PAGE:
Industry body advises distributors to limit storage of packaged spices


In an advisory sent to its members, the All India Consumer Products Distributors Federation (AICPDF) has cautioned distributors to limit the stocking of packaged masala products.

The advisory comes at a time when some Indian spice brands are under intense scrutiny and the Food Safety and Standards Authority of India (FSSAI) is in the process of testing samples of spices from different brands on quality and safety parameters across India. Base.

“There is a high probability that these brands will come under the radar of the Food Safety and Standards Authority of India (FSSAI) and necessary measures will be taken to protect human health,” AICPDF said in its advisory. This could potentially have a significant impact on the sales of these products. Therefore, AIPDF urges you to exercise caution regarding bulk storage of these products.

The industry body represents distributors of the FMCG industry.

“Distributors usually have 35-60 days of stock,” said Dhairysheel Patil, national president of AICPDF. In a situation when restrictions are imposed on certain brands, heavy stocking may result in dead investments, and retailers may be left with damaged stock.'

Also read: Spices Board issues guidelines to exporters to prevent ethylene oxide contamination

“We advise you to proceed with caution and restrict yourself from stocking these products to limited extent until clearance is obtained from the necessary authorities.” the industry body said.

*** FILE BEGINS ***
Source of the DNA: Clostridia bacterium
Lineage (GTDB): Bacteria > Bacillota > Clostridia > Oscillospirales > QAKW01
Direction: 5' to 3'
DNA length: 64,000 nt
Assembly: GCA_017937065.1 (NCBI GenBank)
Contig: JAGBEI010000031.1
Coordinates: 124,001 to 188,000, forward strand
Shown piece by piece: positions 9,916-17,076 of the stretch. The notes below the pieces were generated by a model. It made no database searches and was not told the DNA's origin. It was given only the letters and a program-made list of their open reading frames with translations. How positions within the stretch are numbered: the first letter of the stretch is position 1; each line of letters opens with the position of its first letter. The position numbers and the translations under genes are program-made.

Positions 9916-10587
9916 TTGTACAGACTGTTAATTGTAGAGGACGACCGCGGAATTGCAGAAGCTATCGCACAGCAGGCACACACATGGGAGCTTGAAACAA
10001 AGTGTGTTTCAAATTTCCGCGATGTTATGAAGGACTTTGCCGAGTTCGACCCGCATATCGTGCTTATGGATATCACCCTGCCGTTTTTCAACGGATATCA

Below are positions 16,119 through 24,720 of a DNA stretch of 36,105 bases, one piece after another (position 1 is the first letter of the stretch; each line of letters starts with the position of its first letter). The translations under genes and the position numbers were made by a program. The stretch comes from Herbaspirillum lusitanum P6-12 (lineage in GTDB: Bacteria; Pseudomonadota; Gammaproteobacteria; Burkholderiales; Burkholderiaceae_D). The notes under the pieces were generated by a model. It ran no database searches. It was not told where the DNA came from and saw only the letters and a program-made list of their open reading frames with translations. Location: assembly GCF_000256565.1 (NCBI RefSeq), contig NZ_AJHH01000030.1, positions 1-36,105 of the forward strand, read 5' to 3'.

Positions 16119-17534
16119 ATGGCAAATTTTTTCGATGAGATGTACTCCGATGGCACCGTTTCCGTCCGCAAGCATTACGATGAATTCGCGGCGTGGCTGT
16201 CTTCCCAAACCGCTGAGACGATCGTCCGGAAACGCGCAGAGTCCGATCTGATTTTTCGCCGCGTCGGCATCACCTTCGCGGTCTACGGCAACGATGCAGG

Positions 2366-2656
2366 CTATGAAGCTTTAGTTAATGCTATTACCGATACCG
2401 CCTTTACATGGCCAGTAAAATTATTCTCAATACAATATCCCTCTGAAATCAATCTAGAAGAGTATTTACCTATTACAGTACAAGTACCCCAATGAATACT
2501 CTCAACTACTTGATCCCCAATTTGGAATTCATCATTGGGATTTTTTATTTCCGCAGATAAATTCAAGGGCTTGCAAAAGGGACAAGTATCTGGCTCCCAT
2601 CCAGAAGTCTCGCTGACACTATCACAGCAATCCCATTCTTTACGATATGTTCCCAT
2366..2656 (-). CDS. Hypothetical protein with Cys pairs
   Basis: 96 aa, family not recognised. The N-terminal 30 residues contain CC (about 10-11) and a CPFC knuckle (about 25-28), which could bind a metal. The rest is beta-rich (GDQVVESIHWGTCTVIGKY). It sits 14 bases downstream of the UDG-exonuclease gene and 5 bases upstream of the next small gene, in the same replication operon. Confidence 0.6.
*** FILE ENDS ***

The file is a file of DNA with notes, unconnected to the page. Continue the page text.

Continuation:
Late last month, FSSAI had directed states to collect samples of spices from major manufacturing units. Officials told earlier businessline Extensive testing is being conducted on a comprehensive set of safety and quality parameters. The samples are being tested for physical and chemical parameters like pesticide residues, metal contaminants, Salmonella besides biological parameters.

In April, Hong Kong's food safety regulator recalled three products from MDH and one product from Everest over the presence of ethylene oxide in excess of permissible limits.

After this order, Singapore's food safety regulator also withdrew one of Everest's products. Both MDH and Everest have denied these claims in their statements and have said that their products are safe for consumption. This has led public health advocates and consumers to question the safety of Indian spice products.

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